I discovered this myself a year or so back when I had some money left in my lottery account from a small win. It soon became clear that 'wherever' you scratched would cause the same result and to test my theory, I scratched the 4 of the 5 panels off - then refreshed the game (which reset the grid, but loaded against the same unique game ID) and I scratched off a completely different set of 4 panels to reveal the same 4 numbers in the same order.The laughable thing with this is that they have a whole array of games, which each require the user to do different meaningless activities, which serve no purpose other than waste time.I guess the 'average Joe' may feel cheated, if they paid £1 and instantly got a message saying 'You lose' - with no form of 'entertainment' or interaction.Either way, it appeared to me as quite a horrendous scam and scandalous for such a reputable company as Camelot. What would be interesting, is to know how many times it pays out the jackpot amount of that card (if ever).

 From the National Lottery site:`````` There is a 1 in 4.49 overall chance of winning a Prize on each Play of the Game. The Expected Prize Payout Percentage for this game is 64.08%. `````` They are required to publish the odds and they are correct. There is no scam.
 The question of 'a scam' wasn't relevant to the chance of a win.It was questioning how often it would pay out the jackpot of the challenge.A pub fruit machine for instance has stamped on it, 'this machine will pay out 78% of all money taken' - that is the reality, it will return a proportion back in winnings and take 22% as profit. However, it does not disclose how this will be returned to the user or over what time frame.In the scenario with these online scratch cards, if you play them for a while you will end up down on your money (as you would expect for a 1 in 4.49 chance) - but occasionally get a small win which regains a proportion of the money you have spent.- The question is, how often and what are the chances that if I play the game long enough I will win that advertised £100,000 prize? - That information afaik is not disclosed.
 1 in 2,880,000 for the top prize of £77,777, this is again clearly printed on the site. I still don't see how you can regard this as a scam, unless you want to classify all gambling as such.
 For a given level of intelligence for a given person, it is possible to write a set of rules that make it appear that you have a reasonable chance of winning when in fact you don't. This is not a slam against the poor or the stupid, it is true across all levels of intelligence. The lotto gets a certain set of these people. Penny auctions step it up to the next level. Bernie Madoff caught another even higher level. (Yes, he committed fraud, but there was actually enough information for anybody paying close attention to figure it out with high confidence; his payout schedule was far too consistent, especially as the market started to drop yet his fund appeared to be immune.) No amount of intelligence will render you immune, though, there's always another layer of trick that would catch you, too, so let me emphasize again this isn't disguised elitism, everyone's vulnerable.To the extent that the lottery appears to be disproportionately played by those who seem to be below the lottery's intelligence line, it is arguably a scam. And I do mean arguably, not that I have a proof. But I would say that if your response is that people know what they are getting into, I would submit that A: no, they don't necessarily really get it and B: would you be so blase if you were scammed by something a bit more sophisticated? It's easy to be unempathetic and be unable to imagine being fooled by the lottery's statistical games, but clearly it does in fact happen.Is this proof of immorality or proof it should be shut down or anything else? No, I'm deliberately constraining myself to just the point above. Drawing it out further would take more logic and would itself be controversial. I just want to make the point that there is a plausible way to look at this situation and call it a scam without too much damage to the term.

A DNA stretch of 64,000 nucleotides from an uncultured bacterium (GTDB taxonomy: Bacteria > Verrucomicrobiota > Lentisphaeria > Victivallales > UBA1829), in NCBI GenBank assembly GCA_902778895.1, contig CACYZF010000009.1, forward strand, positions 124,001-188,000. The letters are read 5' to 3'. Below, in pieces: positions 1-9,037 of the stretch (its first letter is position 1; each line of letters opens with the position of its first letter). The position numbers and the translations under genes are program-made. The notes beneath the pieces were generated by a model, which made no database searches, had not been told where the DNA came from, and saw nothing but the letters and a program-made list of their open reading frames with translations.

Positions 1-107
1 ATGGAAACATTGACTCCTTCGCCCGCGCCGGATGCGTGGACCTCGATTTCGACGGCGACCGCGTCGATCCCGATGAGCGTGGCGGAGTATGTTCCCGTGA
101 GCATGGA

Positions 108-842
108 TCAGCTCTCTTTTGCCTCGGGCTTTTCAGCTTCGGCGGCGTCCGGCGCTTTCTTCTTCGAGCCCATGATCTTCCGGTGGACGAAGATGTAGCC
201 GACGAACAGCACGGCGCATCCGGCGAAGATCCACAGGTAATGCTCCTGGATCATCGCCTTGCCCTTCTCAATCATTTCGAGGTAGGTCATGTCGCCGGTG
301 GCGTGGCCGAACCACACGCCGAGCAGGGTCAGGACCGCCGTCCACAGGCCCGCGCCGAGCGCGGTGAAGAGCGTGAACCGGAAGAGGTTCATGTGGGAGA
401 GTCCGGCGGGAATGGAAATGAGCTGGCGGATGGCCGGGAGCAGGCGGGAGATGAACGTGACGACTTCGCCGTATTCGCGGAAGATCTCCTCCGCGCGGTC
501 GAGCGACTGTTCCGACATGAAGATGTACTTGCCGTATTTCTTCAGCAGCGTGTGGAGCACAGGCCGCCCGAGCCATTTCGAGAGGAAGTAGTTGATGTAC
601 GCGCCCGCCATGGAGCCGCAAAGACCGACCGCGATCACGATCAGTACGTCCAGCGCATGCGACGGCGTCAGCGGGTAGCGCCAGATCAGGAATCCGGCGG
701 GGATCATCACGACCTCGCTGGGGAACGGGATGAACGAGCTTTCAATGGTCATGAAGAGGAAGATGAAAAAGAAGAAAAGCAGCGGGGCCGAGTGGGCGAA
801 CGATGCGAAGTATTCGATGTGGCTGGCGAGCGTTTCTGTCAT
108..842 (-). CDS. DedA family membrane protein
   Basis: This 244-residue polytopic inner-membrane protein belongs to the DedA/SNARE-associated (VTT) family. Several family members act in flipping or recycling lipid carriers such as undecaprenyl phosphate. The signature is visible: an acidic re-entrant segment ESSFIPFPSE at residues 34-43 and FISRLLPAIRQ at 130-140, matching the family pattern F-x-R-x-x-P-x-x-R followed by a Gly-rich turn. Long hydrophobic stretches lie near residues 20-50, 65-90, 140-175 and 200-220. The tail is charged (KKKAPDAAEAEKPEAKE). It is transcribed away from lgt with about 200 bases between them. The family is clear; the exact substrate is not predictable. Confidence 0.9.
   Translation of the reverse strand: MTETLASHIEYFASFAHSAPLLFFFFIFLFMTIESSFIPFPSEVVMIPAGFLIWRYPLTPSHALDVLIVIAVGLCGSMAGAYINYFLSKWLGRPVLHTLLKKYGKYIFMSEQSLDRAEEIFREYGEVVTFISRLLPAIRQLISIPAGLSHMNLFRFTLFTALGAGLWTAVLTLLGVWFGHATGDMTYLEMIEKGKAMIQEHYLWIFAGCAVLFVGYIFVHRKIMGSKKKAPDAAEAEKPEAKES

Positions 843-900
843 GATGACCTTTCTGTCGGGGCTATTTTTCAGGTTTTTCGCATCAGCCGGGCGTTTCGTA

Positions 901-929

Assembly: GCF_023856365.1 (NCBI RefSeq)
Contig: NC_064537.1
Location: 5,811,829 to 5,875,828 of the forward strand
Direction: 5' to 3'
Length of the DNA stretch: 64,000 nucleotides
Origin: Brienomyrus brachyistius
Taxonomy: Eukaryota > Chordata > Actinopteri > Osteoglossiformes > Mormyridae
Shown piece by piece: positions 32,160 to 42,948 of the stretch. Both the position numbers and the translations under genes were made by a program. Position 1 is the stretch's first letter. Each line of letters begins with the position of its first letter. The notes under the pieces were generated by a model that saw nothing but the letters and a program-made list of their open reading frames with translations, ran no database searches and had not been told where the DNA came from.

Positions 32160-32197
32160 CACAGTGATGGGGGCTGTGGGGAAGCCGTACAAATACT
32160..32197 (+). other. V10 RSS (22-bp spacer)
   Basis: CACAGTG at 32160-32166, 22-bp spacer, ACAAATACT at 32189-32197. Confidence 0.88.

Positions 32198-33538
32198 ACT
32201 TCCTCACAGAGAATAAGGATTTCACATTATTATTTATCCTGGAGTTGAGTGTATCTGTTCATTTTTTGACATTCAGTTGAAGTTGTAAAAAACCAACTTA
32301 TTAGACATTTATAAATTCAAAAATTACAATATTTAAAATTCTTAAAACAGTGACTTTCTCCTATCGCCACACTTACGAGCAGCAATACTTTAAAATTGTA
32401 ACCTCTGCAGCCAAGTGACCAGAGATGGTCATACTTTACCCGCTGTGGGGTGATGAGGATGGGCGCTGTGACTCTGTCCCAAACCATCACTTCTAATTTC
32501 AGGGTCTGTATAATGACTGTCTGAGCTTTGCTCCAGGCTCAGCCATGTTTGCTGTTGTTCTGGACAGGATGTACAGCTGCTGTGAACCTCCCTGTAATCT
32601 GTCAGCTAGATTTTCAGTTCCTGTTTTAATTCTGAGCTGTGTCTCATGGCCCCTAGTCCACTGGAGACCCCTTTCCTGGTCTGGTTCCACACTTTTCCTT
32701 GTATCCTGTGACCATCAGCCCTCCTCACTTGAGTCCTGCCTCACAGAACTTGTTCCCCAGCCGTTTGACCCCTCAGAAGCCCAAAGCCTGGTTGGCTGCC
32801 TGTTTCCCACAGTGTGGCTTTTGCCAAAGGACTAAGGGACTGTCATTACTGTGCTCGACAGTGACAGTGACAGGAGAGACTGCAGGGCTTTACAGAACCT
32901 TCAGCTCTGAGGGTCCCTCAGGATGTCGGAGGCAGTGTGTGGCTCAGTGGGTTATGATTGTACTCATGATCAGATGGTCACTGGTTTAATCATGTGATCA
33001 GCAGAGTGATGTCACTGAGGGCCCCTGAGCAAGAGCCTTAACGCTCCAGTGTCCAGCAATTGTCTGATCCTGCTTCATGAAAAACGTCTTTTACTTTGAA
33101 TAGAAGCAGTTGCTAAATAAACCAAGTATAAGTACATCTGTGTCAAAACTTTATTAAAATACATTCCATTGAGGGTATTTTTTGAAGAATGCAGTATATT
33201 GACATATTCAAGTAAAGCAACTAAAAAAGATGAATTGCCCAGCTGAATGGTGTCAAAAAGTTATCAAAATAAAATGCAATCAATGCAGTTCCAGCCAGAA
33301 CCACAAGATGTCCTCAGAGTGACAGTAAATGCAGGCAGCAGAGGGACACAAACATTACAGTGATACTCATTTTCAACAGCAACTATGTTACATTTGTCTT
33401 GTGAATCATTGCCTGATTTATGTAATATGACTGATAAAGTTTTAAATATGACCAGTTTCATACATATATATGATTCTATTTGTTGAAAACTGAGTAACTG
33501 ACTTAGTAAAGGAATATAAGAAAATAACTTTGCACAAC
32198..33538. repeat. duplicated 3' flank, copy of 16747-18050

> "for such a reputable company as Camelot"Um excuse me? Reputable? Given the way they conned the public out of a non-profit lottery, I don't agree they're reputable.
 > require the user to do different meaningless activities, which serve no purpose other than waste time.Isn't that the real purpose of gambling (besides dreaming about what to do with the money if you win)?The same could be said about watching TV series or any other form of entertainment.
 Indeed, I often enjoy the 'fun' of playing online poker, betting on sports events, even putting money into 'fruit machines' in a pub.However, the sole entertainment value that comes from these on line scratch games is so limited, that you would have to have a seriously dull life to find them enjoyable.At least in most forms of gambling you feel you have an element of control (despite the odds). Whether it's choosing to bluff in poker, choose a team in sports or 'collect' early on a fruit machine.The difference with the online scratch card is that it shows a fake level of interaction to the user, which makes them believe they could have effected the result by scratching a different panel.Combining this with the 'near miss' psychological effect, it will probably leave the typical demographic playing it coming back for more.
 Presumably these scratch-offs are a pseudo form of entertainment, otherwise people would just buy a ticket with one giant scratch off that tells how much money they either won or didn't.

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